Avoid Sugar - Most foods and beverages Sri Lankans consume contain added sugar. Sweetened beverages for instance are a popular choice for many local consumers, including soft drinks, flavoured dairy products, tea, coffee and energy drinks. These along with many sweetened foods contain either mono-sacharides -glucose, fructose or disaccharides- sucrose. Opt for naturally occurring sugars such as those found in fruits instead, which are extremely healthy and have plenty of fibre which mitigates the negative effects of fructose. The regular intake of sugar is associated with the accumulation of fat and poses a higher risk of abdominal obesity.
Trans fats and saturated fats aren’t your friends - Baked goods such as biscuits and crackers, potato chips and crisps, popcorn, deep-fried meat and margarine are some of the most common sources of trans fats. Diets rich in trans fat cause a redistribution of fat tissue into the abdomen and lead to abdominal obesity and higher body weight even when calories are controlled. Hence, trans fats should be limited to less than 1% of the total fat consumption. Sources of saturated fat come mainly from animal products such as red meat and whole milk dairy products like butter. Coconut oil used in every Sri Lankan kitchen is a plant based source of saturated fat. Nevertheless coconut oil is high in fatty acids of a Medium Chain Triglycerides (MCTs). These fatty acids have been shown to boost satiety compared to other fats, as well as increase the amount of calories burned. Hence, replace your other cooking fats/oils with coconut oil and consider cooking your foods in coconut oil, but make sure that you dispense and consume
Increase protein in meals - You can add sources of high protein foods such as whole eggs, meat, fish, dried fish, legumes, nuts and dairy products. An increased intake of protein reduces hunger and improves the feeling of fullness and therefore prevents overeating. It also increases the rate of metabolism while effectively controlling the loss of muscle mass which can occur in weight loss in the long run.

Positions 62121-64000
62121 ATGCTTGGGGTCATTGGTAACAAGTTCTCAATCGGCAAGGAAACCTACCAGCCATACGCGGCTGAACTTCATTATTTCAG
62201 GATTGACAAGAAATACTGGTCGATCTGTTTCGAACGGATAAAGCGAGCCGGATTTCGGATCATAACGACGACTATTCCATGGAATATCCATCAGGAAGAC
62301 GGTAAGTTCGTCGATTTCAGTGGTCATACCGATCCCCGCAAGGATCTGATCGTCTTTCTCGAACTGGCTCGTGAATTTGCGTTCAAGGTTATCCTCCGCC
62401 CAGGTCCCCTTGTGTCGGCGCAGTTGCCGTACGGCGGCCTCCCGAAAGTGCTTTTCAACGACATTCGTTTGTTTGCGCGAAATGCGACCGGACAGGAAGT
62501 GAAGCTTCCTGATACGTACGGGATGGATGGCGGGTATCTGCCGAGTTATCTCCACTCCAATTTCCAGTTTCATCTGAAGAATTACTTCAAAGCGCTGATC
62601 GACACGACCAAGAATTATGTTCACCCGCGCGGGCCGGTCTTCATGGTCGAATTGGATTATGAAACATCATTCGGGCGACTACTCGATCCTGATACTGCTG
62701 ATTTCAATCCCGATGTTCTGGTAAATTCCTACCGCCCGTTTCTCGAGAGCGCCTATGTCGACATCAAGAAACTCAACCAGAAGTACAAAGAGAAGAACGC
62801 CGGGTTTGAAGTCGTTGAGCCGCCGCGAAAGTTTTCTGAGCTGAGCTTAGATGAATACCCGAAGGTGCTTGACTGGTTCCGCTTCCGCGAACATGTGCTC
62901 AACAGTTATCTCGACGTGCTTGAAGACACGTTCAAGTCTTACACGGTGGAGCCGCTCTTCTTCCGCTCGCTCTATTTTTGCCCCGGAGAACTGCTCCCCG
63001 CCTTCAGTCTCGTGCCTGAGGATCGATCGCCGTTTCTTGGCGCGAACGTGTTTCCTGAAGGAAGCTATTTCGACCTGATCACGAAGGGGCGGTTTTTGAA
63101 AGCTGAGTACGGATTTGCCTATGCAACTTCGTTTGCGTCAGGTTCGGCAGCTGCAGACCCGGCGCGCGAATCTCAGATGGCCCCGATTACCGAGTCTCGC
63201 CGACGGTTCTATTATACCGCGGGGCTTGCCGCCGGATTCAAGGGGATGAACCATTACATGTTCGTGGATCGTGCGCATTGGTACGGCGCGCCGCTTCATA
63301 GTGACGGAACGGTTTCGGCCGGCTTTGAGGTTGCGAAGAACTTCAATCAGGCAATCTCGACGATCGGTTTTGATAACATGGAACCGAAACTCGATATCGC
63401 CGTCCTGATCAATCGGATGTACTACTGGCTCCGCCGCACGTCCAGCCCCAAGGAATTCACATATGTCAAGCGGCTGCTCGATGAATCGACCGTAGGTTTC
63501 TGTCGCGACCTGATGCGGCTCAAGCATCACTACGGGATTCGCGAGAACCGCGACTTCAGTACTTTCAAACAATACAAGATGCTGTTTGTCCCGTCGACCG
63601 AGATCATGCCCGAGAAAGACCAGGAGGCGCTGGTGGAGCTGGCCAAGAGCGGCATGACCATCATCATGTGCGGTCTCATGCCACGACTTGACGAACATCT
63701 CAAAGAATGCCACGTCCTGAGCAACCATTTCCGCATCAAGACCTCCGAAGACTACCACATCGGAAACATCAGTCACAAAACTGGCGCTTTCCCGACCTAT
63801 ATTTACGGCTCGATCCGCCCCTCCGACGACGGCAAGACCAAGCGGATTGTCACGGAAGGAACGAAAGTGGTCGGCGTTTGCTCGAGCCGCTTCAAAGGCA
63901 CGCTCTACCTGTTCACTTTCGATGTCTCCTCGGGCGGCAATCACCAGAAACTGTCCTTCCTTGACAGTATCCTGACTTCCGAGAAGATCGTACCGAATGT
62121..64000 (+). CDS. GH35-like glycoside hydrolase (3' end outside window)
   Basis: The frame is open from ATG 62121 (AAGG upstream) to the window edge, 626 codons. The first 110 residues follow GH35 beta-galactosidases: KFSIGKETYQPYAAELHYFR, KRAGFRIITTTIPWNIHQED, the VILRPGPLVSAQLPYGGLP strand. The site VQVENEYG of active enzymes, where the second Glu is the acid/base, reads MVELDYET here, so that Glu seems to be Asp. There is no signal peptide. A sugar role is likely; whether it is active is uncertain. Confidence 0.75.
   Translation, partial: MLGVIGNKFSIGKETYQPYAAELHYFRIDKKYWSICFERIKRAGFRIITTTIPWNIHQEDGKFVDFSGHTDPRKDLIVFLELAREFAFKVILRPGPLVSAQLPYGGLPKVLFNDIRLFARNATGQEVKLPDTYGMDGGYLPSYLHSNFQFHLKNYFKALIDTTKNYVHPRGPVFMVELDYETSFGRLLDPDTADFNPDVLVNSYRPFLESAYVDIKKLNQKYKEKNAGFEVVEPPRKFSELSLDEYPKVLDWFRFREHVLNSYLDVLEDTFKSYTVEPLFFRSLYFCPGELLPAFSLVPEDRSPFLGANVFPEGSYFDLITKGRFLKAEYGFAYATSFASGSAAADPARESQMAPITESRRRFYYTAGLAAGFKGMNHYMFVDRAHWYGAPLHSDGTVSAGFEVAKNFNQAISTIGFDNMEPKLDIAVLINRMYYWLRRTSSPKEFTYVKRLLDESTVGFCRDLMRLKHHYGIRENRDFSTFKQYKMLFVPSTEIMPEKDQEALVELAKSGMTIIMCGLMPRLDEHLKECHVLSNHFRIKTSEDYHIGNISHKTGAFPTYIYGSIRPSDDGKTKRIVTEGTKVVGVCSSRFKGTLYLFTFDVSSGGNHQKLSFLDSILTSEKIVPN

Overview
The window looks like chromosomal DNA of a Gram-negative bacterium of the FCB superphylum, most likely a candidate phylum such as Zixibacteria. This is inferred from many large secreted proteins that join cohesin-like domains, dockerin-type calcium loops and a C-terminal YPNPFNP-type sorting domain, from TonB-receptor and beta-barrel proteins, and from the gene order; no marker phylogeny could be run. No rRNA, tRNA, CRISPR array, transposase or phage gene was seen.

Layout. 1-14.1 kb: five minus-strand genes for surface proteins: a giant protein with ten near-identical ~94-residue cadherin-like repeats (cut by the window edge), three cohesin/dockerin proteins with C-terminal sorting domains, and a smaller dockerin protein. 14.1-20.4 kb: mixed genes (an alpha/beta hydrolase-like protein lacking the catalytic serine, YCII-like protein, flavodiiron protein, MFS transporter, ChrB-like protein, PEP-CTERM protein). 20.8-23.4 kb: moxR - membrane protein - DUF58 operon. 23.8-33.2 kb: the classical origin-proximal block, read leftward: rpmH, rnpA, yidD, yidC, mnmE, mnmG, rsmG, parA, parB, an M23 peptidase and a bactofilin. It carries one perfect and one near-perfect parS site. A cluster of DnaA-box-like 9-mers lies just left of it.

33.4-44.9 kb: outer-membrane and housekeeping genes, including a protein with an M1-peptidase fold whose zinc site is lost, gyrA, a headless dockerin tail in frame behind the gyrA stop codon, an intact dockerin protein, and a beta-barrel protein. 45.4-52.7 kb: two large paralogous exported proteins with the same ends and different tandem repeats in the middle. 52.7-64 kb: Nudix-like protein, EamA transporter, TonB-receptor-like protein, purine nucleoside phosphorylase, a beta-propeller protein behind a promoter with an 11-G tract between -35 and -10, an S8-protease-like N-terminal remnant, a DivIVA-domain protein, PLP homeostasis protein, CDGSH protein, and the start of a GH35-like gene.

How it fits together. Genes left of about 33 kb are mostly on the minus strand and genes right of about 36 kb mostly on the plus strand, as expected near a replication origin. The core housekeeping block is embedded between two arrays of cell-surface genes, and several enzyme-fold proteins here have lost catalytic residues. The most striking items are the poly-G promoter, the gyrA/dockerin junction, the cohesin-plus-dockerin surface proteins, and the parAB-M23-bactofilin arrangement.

Increase consumption of fibre - rich food - The increased intake of food containing fibre has shown to slow down visceral fat accumulation by improving satiety/fullness, suppressing appetite and delaying gastric emptying. Foods that are high in fibre are whole grain bread, brown rice, unpolished grains like oats, kurakkan, corn; vegetables such as kohila, ladies fingers, carrot; and fruits such as woodapple, guava, mango, apple, orange and banana.
Hydration is important - Adults require 1-2 liters (6-8 cups of 200ml volume) of water daily. However, this number varies depending on activity level and age. For instance people with chronic diseases such as heart and kidney disease need to get medical advice on how much water they should drink per day. Develop the good habit of always carrying a bottle of water.
Regular exercise is a must - Regular aerobic exercise is important to reduce abdominal fat. Aerobic exercise like walking, running, swimming or playing a sport for 30-60 minutes on most days of the week contribute to major reductions of abdominal fat and help prevent visceral fat from accumulating.
Get plenty of sleep - The right amount of sleep is key to preventing visceral fat as well. People who averaged 6 to 7 hours a night of sleep have lowest levels of visceral fat. Less than six hours and above 7 hours are known to associate with more visceral fat.
Reduce Stress - Stress has a number of implications on your health. If your days are full of stress, cortisol levels in the body will increase. High cortisol levels are often associated with stressful lifestyles and can contribute to the accumulation of abdominal fat. Stress relieving activities such as listening to music, meditation, yoga and deep breathing exercises on a regular basis will help you keep stress levels at bay.
Source: Health Promotion Bureau